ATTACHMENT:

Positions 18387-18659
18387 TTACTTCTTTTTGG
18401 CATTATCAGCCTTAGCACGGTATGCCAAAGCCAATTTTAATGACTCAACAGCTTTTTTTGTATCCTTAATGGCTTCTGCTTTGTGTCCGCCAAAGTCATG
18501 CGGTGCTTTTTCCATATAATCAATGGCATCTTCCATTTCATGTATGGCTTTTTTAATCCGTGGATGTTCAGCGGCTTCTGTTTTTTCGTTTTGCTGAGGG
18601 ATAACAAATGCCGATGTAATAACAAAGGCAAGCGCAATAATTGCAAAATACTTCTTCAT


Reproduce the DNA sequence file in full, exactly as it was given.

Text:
Positions 18387-18659
18387 TTACTTCTTTTTGG
18401 CATTATCAGCCTTAGCACGGTATGCCAAAGCCAATTTTAATGACTCAACAGCTTTTTTTGTATCCTTAATGGCTTCTGCTTTGTGTCCGCCAAAGTCATG
18501 CGGTGCTTTTTCCATATAATCAATGGCATCTTCCATTTCATGTATGGCTTTTTTAATCCGTGGATGTTCAGCGGCTTCTGTTTTTTCGTTTTGCTGAGGG
18601 ATAACAAATGCCGATGTAATAACAAAGGCAAGCGCAATAATTGCAAAATACTTCTTCAT